Mauritanians vote for president, with insider tipped to win
For the first time since Mauritanias independence, its citizens voted on Saturday for a successor to a democratically-elected president, though a government insider campaigning on a message of continuity is heavily tipped to win.
Polls opened at 7 am (0700 GMT) in the election to replace President Mohammed Ould Abdel Aziz, 62, who since seizing power in a 2008 coup has positioned himself as an ally of the West in the fight against ISIS extremist group.
Located on the northwest African coast and bordered to the east by the Sahara Desert, the country of fewer than 5 million people gained independence from colonial power France in 1960.
Abdel Aziz is stepping aside after serving the maximum two five-year elected terms and has thrown his support behind 62-year-old Mohamed Ould Ghazouani, a former general and defense minister.
Abdel Aziz could maintain significant influence behind the scenes. He said on Thursday that he had not ruled out running again in five years when his term limits would reset.
In the capital Nouakchotts wealthy Tevragh Zeina neighborhood, more than 100 voters queued calmly in a dusty school courtyard to cast their ballots.
“I thank God that everything is going well,” said Abderrahime Sidi, 35, after voting. “We hope that the results will be consistent with the expectations of all Mauritanians.”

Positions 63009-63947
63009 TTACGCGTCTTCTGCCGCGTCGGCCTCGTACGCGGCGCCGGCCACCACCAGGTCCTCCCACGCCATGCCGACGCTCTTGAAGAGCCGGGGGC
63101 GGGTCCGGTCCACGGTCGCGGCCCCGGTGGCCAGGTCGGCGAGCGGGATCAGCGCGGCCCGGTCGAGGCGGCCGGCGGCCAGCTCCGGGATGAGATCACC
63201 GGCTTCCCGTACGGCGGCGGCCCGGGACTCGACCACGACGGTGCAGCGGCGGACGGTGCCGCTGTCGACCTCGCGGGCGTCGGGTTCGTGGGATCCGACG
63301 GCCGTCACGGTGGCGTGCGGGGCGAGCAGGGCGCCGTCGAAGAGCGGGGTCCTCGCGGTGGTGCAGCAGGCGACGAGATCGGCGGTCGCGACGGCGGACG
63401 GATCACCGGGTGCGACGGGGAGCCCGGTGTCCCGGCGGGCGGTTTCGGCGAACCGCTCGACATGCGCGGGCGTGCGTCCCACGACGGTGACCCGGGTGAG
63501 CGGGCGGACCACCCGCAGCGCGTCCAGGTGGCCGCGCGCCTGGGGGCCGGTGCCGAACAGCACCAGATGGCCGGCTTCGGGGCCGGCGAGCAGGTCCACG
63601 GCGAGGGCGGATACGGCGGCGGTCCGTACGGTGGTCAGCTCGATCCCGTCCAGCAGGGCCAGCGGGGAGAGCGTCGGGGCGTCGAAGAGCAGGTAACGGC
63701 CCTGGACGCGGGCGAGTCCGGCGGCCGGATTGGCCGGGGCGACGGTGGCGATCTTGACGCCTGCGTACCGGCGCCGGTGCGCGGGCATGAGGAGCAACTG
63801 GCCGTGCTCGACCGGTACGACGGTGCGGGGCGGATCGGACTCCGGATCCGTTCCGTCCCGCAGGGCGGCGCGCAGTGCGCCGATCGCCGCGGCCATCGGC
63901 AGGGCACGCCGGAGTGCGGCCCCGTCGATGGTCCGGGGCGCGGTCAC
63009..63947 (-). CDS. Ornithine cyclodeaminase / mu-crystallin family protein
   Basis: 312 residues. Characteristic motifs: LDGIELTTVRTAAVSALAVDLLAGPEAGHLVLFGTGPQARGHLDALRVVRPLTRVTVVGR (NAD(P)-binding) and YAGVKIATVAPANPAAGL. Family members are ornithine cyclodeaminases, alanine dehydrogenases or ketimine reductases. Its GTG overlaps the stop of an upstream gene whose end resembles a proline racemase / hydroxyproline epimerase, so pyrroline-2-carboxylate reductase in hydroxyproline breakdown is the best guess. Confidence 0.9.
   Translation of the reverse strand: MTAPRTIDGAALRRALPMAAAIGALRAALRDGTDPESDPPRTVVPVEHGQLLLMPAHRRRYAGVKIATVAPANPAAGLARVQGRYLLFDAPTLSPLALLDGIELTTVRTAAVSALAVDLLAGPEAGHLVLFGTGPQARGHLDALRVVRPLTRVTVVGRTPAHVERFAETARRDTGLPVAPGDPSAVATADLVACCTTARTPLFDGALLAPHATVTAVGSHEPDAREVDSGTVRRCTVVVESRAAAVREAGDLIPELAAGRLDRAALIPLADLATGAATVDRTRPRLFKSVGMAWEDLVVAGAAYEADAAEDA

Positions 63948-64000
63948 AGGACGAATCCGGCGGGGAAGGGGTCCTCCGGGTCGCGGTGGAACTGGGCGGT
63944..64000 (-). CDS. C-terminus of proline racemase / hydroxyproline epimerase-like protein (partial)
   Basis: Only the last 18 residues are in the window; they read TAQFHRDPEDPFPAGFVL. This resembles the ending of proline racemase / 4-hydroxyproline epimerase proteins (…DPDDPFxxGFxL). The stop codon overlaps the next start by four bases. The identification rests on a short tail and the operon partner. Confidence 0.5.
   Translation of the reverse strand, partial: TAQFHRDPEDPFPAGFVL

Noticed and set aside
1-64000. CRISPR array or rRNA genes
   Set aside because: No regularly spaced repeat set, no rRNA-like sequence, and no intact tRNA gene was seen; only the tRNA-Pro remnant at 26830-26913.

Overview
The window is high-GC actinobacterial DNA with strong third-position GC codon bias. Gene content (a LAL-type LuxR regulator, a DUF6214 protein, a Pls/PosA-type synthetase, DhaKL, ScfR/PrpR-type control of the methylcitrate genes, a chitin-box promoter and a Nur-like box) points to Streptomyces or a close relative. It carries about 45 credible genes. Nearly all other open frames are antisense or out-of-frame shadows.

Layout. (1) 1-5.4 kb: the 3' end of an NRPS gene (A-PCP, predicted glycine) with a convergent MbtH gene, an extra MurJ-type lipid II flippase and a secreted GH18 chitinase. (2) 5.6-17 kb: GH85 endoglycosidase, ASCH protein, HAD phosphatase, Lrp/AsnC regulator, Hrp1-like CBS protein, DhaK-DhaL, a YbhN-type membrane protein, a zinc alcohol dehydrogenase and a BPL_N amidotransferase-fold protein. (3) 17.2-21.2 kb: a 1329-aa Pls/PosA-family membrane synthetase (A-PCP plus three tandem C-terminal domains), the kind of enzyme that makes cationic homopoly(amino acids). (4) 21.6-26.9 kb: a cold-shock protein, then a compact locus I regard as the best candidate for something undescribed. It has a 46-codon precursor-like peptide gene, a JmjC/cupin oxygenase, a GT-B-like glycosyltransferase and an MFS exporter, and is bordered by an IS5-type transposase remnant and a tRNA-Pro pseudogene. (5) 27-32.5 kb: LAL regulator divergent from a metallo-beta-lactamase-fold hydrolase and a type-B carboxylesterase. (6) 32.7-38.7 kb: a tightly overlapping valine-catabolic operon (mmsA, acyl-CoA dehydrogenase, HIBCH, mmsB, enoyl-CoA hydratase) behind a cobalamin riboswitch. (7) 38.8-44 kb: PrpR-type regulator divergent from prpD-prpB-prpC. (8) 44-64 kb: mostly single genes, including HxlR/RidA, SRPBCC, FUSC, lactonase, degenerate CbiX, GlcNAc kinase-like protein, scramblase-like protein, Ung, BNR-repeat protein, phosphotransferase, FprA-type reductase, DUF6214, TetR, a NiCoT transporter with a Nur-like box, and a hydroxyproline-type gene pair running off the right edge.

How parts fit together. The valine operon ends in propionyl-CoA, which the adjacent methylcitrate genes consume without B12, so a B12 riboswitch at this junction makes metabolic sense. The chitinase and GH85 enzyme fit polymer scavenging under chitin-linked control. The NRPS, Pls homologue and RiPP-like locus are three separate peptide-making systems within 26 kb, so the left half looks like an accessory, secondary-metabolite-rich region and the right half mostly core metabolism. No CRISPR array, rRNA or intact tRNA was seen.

Gilles Yabi, the founder of West African think tank WATHI, said Ghazouani was the clear favorite and would likely continue to rule in Abdel Azizs mould, but that he could still surprise.
“Ghazouani is someone who is very discreet. It could well happen that the change is not merely cosmetic,” Yabi said.
Five candidates besides Ghazouani are on the ballot. Former Prime Minister Sidi Mohamed Ould Boubacar, who is backed by Mauritanias biggest Islamist party, has drawn large crowds on the campaign trail and is considered Ghazouanis main rival.
Boubacar and another opposition candidate, Mohamed Ould Maouloud, told reporters at their polling places that they were concerned about potential fraud. They have pointed to the absence of international observers and the printing of ballot papers by a company with ties to the ruling party.
Election authorities said there were no political considerations in awarding the contract.
Economy and security
Ghazouani has campaigned on the progress made under Abdel Aziz on economic and security issues. Gross domestic product is growing and will receive an extra boost when a large offshore gas field starts producing early next decade.
Tourists are also starting to return for desert tours after years of staying away following a series of kidnappings in 2009.
In recent years, Mauritania has been spared the attacks by extremist militants linked to al-Qaeda and ISIS that have devastated other countries in West Africas Sahel region, including neighboringRead More – Source